Would you like to get closer to our Lord? Communion prayers, both
can help! When Jesus instituted the Eucharist at the Last Supper, as pictured above in this Fra Angelico painting, he gave us a great way to follow Him in divine intimacy. As we hear at Mass, He broke bread and said “This is my body” (Matt 26:26; Mark 14:22; Luke 22:19).
This wasn’t the first time He made that claim, however. Earlier in His ministry Christ said at the synagogue at Capernaum “I am the living bread… he who eats my flesh and drinks my blood will have life everlasting…for my flesh is food indeed and my blood is drink indeed” (John 6:51-52, 56). In case anyone might have thought that He was making a symbolic reference, our Lord added: “he who eats my flesh and drinks my blood abides in me and I in him.” (John 6:57).
This statement must have sounded very jarring at the time, because many of His disciples left him afterwards. Yet our Lord’s words remind us that we can strengthen our relationship with Him in Communion, which has been called “nourishment for the soul.”
When the priest utters the words of consecration at Mass, “This is my Body,” our Lord becomes truly present to us under the appearance of bread and wine. We don’t see Jesus as His disciples did 2000 years ago but He is there with us nonetheless in Body, Blood, Soul and Divinity!
What you receive in Holy Communion is no longer bread (in the form of the consecrated wafer of bread we call a host) but Our Lord Himself. (Note that His blood, while sometime offered separately at Mass, is considered to be contained in his body in the Eucharist, just like ours.)
As such Jesus is ready, indeed even eager, to give us the graces we need to live and love according to His will. Remember, at this point our Lord is truly present on the altar. The host is not a symbol! You have your own private “audience” with our Creator and Savior when you receive Him in the Eucharist. And He’s listening to your Communion prayers!
Sadly nowadays, many Catholics, along with our fellow Christians of other denominations, don’t believe that Christ is really present in the Eucharist. Yet this doctrine is a firm pillar of our faith. It has been affirmed not only in the Gospels and in one of St. Paul’s letters (the first letter to the Corinthians 10: 16-17 and 11:23-25), but in writings from the
and theologians from the first century onward.
Note however that we must receive our Lord in the Eucharist worthily, that is to say in a state free of mortal sin. Otherwise, as St. Paul warned we are guilty of a grievous sin against God Himself! (1 Cor 11:27-29) It is a good idea to examine our consciences beforehand and go to Confession if we find we have committed any mortal sins (such as theft, perjury, adultery, or sex outside of marriage, for example).
Our venial (lesser) sins are forgiven in Holy Communion, and we are given strength and grace to resist temptations in this Sacrament as well (although it’s also a good practice to ask pardon for your venial sins in confession). Some more information on the nature of mortal and venial sins can be found in
this excerpt from the Cathecism of the Catholic Church.
(Remember also, as stated in Canon law, that “a person who is to receive the Most Holy Eucharist is to abstain for at least one hour before Holy Communion from any food and drink, except for only water and medicine.”)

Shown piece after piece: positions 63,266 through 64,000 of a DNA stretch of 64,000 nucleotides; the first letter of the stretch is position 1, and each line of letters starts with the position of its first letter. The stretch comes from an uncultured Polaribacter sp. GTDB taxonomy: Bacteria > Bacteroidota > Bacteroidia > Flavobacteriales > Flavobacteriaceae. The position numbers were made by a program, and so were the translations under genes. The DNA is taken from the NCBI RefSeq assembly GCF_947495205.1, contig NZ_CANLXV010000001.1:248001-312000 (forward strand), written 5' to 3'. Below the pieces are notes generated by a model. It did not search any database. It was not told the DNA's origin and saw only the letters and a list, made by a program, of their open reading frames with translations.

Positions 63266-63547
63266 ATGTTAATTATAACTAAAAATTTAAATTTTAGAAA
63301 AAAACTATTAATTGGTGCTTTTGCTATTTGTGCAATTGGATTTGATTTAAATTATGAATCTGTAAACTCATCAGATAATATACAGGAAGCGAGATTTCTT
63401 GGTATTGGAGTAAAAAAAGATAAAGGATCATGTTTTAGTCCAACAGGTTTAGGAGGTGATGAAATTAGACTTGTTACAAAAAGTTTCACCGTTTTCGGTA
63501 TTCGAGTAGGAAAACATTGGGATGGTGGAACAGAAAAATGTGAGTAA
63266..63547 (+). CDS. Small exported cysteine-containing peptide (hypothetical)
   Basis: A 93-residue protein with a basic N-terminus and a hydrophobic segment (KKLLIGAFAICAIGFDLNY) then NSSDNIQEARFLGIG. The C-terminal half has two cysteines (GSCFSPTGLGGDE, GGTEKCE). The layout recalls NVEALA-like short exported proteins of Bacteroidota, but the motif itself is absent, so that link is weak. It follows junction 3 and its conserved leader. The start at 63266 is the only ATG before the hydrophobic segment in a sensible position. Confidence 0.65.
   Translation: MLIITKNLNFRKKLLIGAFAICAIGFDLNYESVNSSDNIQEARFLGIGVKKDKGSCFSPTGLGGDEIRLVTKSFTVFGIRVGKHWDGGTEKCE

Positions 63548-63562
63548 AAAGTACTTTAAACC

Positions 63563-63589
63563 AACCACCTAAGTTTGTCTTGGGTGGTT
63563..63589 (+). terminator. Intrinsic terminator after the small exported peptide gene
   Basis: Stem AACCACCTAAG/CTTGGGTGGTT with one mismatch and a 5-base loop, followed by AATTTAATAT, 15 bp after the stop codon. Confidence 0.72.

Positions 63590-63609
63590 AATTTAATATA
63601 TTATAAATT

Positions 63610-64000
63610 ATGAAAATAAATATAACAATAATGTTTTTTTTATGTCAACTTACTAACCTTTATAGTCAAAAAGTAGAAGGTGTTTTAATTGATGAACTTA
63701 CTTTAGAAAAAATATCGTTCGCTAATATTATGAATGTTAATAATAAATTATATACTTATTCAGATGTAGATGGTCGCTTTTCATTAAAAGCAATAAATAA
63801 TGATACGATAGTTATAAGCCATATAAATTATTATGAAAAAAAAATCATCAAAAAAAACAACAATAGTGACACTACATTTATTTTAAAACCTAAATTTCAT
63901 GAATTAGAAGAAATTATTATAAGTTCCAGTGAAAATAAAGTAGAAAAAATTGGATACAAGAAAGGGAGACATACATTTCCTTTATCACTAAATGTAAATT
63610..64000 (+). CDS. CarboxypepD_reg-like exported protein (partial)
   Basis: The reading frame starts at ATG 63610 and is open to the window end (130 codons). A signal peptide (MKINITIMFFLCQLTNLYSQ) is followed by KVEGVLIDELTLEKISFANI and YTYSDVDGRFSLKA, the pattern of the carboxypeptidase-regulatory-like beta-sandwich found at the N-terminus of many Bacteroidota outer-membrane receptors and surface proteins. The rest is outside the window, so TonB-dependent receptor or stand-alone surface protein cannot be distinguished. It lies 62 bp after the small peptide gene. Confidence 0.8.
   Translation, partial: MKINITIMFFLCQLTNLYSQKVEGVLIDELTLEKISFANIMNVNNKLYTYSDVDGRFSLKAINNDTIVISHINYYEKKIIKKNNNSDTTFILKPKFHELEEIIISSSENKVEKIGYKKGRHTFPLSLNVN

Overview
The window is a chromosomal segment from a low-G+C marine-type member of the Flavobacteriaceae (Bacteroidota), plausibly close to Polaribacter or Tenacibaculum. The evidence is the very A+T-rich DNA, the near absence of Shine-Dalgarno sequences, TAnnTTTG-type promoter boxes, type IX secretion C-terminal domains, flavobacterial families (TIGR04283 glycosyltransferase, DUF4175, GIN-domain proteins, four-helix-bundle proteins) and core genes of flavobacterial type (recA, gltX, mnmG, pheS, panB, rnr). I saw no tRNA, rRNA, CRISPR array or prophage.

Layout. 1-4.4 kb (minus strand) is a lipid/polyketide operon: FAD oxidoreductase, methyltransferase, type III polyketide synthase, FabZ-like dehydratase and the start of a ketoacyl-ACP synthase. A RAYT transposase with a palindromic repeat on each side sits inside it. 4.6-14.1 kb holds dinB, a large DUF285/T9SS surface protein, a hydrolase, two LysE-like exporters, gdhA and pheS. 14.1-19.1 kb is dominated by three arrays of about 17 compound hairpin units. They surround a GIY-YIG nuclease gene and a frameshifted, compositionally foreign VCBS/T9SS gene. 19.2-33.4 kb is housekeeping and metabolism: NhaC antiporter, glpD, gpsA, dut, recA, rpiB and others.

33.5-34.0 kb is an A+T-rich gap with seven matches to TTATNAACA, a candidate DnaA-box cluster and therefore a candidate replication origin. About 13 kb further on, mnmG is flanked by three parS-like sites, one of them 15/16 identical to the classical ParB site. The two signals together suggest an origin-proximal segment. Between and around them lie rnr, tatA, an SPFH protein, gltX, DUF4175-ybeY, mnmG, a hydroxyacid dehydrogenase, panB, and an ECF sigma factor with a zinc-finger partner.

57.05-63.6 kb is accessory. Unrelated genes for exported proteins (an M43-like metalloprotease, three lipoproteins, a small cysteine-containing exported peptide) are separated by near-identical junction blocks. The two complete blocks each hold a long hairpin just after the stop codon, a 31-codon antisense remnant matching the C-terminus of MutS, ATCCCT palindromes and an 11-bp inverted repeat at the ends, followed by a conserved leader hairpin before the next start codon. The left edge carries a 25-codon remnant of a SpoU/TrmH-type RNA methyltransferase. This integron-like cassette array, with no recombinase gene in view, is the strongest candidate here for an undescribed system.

Think of the time before Mass as a good opportunity to prepare yourself with Communion prayers to receive our Lord with love, thanksgiving, and humility. After Communion, pray for yourself and others in His presence, thanking Him for His blessings and asking Him for graces.
Keep in mind also that, as St. Alphonsus Liguori once wrote, “there is no prayer more dear to God than that which is made after Communion,” as during this special time our souls are united with our Lord.
Do you find yourself often feeling too distracted when taking Communion? Do you feel bored or perhaps worried about your problems? Tell Jesus in your own words! Your spontaneous thoughts to God from your heart after you’ve received Him can be very thoughtful Communion prayers.
The more you approach Him with reverence but also with the desire to bond with Him the more He can and will give you the graces you need to cope with your troubles. And the more often you receive our Lord reverently and lovingly in Communion the more good Jesus can do in your soul!
Our Lord is also present in the Blessed Sacrament in tabernacles in churches all over the world and you can visit Him there at various times during the day and during Holy Hours, as described in our section on
prayers before the Blessed Sacrament.
In addition, you can always make a
a very special Communion prayer you can say at Mass or at anytime and anywhere you feel the need to get closer to Jesus.
Christ told his disciples in Galilee after His resurrection that “I am with you always, even unto the end of the world” (Matt 28: 20). It may seem hard to realize this at times, but, even in the midst of our struggles, in fact especially in the midst of them, God never abandons us.
Even if it seems He’s not listening to us or answering our prayers remember He will always try to turn our misfortunes into something that can help benefit our souls on the path to Eternal Life. We hope your Communion prayers can help give you His strength and His peace so that you might say, like St. Paul (in Galatians 2:20) “Christ lives in me”!
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